Article 3 deals with religious communities and is clear on its face.
Article 4 provides that the faithful may be admitted to the “private” Masses celebrated by priests according to the 1962 missal if they ask for it of their own initiative. There are a couple of things that are worth pointing out with respect to this article.
First, the faithful may be admitted (admitti possunt) but are not required to be admitted. Priests remain free to celebrate such Masses privately. Second, the faithful must ask to attend of their own initiative; this means they can’t be invited, although there is no reason why priests who would welcome such requests could not make this fact known. This is a subtle point, but worth expanding; informing can border on inviting but as long as there is no explicit invitation letting people know where and when such celebrations take place is permissible.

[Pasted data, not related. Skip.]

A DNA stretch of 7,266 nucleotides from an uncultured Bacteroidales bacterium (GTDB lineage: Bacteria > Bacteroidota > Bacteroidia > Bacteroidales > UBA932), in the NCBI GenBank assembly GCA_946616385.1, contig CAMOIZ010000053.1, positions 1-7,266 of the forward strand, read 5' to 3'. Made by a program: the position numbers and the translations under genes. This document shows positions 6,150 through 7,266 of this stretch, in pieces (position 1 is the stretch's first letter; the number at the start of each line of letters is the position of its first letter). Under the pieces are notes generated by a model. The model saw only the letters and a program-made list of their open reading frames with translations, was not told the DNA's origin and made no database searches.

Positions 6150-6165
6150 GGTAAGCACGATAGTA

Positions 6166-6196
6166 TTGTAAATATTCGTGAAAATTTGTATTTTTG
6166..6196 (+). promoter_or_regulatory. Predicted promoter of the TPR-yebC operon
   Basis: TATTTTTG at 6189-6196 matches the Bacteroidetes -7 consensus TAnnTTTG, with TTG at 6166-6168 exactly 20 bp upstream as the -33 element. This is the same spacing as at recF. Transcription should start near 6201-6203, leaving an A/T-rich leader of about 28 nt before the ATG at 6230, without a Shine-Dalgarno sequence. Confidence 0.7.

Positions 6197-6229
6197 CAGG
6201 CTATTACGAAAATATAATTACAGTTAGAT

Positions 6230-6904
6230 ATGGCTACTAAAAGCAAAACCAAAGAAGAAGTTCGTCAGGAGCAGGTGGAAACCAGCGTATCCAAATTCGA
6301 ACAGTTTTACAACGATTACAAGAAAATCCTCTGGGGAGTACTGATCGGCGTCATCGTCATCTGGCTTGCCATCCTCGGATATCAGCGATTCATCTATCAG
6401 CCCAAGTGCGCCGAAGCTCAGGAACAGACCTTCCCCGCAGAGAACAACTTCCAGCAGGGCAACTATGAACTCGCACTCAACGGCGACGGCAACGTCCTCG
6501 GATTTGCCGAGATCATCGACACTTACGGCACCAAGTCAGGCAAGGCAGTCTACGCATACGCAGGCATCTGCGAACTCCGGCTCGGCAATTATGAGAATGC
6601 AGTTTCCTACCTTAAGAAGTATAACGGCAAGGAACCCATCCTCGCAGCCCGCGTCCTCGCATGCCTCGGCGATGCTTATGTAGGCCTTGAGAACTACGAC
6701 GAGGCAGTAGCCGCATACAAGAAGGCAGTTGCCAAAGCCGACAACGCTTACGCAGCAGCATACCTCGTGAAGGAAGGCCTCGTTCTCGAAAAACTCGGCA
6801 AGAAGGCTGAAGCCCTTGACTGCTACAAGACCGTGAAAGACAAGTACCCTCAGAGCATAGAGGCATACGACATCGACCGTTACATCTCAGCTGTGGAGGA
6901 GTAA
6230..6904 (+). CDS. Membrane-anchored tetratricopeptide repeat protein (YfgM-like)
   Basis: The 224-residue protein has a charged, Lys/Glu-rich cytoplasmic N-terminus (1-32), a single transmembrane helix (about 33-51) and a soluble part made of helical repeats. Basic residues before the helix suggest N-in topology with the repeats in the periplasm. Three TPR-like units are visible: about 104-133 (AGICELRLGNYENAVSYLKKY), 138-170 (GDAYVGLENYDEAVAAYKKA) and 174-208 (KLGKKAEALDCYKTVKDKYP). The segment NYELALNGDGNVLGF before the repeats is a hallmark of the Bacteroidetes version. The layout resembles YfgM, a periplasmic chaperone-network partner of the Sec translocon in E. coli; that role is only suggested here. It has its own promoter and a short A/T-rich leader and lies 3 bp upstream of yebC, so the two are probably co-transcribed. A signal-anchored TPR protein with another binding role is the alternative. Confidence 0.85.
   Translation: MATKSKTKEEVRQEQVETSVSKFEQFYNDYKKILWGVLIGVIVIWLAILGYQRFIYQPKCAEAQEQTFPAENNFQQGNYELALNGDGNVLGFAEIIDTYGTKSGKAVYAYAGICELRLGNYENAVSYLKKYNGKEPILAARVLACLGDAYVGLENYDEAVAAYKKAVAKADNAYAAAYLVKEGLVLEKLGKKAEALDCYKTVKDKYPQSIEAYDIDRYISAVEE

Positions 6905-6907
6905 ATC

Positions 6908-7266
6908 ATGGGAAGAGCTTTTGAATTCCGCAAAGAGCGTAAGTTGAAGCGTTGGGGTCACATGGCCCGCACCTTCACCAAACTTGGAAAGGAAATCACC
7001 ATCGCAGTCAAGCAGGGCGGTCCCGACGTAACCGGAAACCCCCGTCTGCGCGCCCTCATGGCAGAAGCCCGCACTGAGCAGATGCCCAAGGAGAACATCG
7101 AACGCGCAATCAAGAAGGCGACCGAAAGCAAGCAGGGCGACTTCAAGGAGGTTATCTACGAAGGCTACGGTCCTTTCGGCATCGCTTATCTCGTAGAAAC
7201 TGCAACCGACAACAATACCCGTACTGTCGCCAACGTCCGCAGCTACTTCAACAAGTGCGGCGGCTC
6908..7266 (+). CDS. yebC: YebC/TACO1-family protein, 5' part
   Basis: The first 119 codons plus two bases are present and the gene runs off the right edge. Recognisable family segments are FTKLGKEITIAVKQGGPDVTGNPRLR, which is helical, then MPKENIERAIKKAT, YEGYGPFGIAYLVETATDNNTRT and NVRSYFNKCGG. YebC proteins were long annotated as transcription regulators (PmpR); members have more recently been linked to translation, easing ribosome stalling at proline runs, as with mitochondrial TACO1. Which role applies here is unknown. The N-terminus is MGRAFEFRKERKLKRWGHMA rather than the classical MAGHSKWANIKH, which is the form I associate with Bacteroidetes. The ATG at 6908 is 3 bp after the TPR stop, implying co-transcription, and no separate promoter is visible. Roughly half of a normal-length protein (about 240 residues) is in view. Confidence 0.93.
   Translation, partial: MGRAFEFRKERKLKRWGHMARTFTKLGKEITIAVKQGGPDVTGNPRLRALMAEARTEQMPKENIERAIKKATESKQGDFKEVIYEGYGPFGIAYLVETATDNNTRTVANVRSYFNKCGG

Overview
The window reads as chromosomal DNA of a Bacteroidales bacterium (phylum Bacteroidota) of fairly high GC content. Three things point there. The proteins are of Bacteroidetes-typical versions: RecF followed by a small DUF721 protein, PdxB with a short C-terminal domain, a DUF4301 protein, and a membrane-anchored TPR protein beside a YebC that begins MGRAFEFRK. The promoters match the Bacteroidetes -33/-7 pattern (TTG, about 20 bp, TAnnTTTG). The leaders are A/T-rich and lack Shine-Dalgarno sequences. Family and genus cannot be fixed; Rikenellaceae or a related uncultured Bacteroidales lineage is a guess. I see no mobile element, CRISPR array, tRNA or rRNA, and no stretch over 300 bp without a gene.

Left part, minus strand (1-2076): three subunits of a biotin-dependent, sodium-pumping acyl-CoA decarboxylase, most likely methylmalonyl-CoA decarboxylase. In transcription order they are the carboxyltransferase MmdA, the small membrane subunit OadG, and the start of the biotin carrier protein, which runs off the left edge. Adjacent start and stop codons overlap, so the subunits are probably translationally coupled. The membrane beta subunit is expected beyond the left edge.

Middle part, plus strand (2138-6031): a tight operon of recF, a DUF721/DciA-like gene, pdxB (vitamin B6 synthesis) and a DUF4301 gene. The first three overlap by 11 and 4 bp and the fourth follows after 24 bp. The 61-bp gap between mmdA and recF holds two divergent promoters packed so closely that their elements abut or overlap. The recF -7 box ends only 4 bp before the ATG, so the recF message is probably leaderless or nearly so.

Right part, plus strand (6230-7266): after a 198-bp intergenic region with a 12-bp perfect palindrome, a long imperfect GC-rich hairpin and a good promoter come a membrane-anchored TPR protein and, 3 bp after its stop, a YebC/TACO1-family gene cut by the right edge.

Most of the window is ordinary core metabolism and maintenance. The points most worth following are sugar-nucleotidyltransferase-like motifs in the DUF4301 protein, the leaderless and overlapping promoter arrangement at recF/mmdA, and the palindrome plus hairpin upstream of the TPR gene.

Article 5 contains very powerful language that must be carefully analyzed and understood.
The first sentence states that “In paroceiis, ubi coetus fidelium traditioni liturgicae antecedenti adhaerentium continenter exsistit, parochus eorum petitiones ad celebrandam sanctam Missam iuxta ritum Missalis Romani anno 1962, libenter suscipiat” which I would translate as “In parishes where there has continued to exist a group of faithful attached to the preceding liturgy, their pastor must freely accept their requests to celebrate the holy Mass according to the Roman missal of 1962”.
Now let’s look at what this means by answering the following questions:
1. What is a group?
2. What does it mean that it continues to exist (or exists continuously)?
3. What is the pastor’s responsibility?